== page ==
We Are Given Clarity About Sexual Morality by S. M. Hutchens
On May 5, 2015, an assistant professor of cross-cultural psychology posted on the Philadelphia Inquirer's blog site her belief that in examining arguments for same-sex marriage, the Supreme Court had failed to appreciate "a rich heritage of same-sex marriage traditions both abroad and in North America. . . . The justices correctly acknowledged that male homosexuality was accepted in some contexts in ancient Greece. . . . What they did not recognize was that strikingly similar same-sex relationships were once given marital rights in the Azande society of Sudan." (Verily, how could they have missed that?) She also notes that more than a hundred Native American cultures recognized "two-spirits people," male and female, as a third gender with the right to marry those of the same biological sex. As one would expect, it was the arrival of European (i.e., Christian) colonists in both cases that put the more liberal-minded and realistic native populations under pressure to change their ideas.
We may assume that any kind of "relation" imaginable has some kind of history, and this history can be transmuted to "richness" by partisans who do everything they can to make it so. For this reason, when I read polemics like we find in this posting between its author and her supporters and their conservative respondents, I become concerned that the advocates of traditional morality put too many eggs in the tradition basket—from which alone no authority can be extracted—while failing to give appropriate weight to a strong parallel history of traditional immorality, and placing too much reliance on rhetoric to establish their point.
This way of operating is common, and usually strikes me as evasive, as hopeful playing to a dwindling gallery, and as having a strong tendency to lose the central point about "traditional morality," if what is meant by that is Christian teaching on this subject, which is that God condemns as sin what goes by the name of homosexuality, and denial of this is itself morally culpable on the basis of what is known by the whole human race about his character. This is an unmistakable teaching of Romans 1, which identifies the entire pro-gay agenda as willful defiance in the face of known truth, and all argumentation on its behalf as equally willful hypocrisy. It is worth considering whether knowledge of the futility of opposing the Creator and with him the stars in their courses aids in making the public demonstrations of homosexualism as violent and fey—as hopeless—as they so commonly are.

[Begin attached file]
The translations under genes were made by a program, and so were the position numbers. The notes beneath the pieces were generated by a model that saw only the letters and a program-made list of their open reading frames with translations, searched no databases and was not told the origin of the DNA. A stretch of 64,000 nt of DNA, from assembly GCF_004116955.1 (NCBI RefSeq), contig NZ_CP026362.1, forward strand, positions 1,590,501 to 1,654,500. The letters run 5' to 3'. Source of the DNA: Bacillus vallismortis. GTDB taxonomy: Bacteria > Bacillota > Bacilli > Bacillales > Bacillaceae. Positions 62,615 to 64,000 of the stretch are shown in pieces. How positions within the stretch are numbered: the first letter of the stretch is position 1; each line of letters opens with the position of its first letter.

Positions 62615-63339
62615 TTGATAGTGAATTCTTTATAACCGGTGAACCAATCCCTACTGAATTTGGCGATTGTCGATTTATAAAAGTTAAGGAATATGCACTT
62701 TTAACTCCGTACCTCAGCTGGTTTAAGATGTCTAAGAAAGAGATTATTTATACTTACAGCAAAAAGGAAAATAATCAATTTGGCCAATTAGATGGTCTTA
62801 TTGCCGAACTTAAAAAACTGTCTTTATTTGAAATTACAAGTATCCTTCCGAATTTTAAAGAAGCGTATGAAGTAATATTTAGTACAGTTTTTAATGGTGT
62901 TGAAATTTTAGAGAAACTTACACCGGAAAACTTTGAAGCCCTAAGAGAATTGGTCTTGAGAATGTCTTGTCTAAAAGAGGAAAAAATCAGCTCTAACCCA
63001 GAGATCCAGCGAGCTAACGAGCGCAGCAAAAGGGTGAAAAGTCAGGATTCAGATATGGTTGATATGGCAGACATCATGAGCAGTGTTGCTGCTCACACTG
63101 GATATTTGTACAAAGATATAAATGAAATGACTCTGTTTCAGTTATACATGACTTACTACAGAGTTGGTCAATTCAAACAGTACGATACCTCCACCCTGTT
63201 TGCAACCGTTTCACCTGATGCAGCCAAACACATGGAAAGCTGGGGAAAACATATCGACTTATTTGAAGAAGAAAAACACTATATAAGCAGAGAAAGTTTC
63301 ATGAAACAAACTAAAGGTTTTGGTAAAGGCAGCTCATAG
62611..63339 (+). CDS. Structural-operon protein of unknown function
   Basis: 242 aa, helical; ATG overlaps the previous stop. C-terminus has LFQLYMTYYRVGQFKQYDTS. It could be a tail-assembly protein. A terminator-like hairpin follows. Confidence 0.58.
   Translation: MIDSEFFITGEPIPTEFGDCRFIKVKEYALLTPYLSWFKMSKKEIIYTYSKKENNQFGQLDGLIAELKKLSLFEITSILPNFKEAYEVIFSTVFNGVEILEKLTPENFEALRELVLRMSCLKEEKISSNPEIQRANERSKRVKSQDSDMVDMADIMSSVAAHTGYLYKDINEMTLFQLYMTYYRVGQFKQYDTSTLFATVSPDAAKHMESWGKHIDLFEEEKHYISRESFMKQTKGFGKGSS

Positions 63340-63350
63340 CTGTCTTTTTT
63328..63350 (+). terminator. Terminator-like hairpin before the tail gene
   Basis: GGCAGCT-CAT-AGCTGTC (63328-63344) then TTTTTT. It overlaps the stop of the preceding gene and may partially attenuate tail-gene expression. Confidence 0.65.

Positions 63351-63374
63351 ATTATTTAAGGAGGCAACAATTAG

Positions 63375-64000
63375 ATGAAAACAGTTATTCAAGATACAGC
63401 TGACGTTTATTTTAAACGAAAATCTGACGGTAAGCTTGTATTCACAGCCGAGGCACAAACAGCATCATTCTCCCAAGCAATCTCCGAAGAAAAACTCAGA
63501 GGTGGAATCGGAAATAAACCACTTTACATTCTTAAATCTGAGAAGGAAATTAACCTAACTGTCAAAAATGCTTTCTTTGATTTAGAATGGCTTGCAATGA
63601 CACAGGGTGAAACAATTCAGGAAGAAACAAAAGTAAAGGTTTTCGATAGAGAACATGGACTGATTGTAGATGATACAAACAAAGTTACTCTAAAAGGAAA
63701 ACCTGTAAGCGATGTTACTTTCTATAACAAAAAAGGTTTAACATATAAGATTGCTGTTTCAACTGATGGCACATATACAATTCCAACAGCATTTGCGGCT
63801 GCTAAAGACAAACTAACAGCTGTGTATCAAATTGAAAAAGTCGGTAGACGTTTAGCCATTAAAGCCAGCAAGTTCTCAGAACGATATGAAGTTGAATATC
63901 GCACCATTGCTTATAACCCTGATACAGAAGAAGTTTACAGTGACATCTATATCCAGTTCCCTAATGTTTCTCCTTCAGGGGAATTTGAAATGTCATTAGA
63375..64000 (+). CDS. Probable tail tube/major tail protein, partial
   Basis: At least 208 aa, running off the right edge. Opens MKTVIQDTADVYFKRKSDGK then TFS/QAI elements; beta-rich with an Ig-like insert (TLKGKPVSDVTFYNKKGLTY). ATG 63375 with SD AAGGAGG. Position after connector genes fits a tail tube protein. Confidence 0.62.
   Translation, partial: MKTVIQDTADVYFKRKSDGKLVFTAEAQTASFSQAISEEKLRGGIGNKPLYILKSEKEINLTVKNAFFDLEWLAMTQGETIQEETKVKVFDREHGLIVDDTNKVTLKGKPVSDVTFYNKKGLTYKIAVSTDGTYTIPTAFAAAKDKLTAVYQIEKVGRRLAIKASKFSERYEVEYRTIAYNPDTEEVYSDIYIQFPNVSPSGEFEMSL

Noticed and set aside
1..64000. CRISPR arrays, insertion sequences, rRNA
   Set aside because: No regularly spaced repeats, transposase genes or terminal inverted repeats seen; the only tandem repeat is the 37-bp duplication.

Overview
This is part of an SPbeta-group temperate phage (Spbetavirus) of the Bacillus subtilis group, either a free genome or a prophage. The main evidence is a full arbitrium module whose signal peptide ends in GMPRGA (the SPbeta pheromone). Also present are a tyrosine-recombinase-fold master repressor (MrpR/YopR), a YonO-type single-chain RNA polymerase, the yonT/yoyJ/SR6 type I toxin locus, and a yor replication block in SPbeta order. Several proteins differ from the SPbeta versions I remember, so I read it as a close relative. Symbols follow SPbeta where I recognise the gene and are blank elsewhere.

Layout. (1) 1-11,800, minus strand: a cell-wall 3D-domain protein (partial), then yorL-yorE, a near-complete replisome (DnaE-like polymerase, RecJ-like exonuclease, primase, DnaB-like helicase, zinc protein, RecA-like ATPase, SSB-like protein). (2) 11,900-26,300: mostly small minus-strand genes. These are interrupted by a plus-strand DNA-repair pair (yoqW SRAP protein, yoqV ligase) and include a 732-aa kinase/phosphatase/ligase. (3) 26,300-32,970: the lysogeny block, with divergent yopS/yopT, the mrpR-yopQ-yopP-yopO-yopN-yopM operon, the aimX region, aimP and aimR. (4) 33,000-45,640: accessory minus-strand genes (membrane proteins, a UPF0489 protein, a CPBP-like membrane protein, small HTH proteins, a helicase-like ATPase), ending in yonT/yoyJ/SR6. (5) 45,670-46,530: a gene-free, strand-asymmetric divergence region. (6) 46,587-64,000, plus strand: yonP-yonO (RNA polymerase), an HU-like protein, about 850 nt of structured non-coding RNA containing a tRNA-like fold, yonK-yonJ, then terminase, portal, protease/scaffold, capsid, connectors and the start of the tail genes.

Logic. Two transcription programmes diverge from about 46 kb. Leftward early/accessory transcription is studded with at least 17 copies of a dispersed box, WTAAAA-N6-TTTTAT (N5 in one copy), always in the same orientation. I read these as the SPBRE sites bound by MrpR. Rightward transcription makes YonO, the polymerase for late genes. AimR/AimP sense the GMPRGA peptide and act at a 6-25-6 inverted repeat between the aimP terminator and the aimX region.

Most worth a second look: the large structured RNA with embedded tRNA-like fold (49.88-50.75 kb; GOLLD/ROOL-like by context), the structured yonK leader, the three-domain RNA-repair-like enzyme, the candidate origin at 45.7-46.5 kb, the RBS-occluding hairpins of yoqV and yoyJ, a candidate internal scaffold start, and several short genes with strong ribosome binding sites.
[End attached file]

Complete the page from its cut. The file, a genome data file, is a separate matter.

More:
We cannot attribute good will or desire for truth to those who take up cudgels on behalf of sodomy, as we might if the debate were on fiscal policy or capital punishment or predestination or even cohabitation. Nor does it appear that even the characteristic desire of modernism to rationalize sexual transgression, described by E. M. Jones, would enter much into the defense of desires that contravene what Christians have been given to understand is unnatural vice, rationalization being the attempt to reconcile such desires as natural within a rule of universal order.
Failing to conduct ourselves upon the basis of this knowledge we share with the homosexualist robs us of the power of truth. If we won't be frank about our constitutional articles at the outset, especially among ourselves, if we allow them to embarrass and silence us in the secular world because we can most assuredly expect to be mocked for adhering to Christian moral teaching, if we cannot bring ourselves to say, "This is sin," we have consented to negotiate with the foxes and wolves by admitting that what our faith regards as inarguable can be argued about. Our task among the advocates of homosexuality, however, is not to be silent, but to remind them—to a certain point—that they are wrong, and show that they know it by leaving a trail of clear evidence in evasion, illogicity, inconsistency, and malfeasance. By the force of clarity in these matters we serve those among them who are Christ's, and will turn to him. •
S. M. Hutchens is a Touchstone senior editor.
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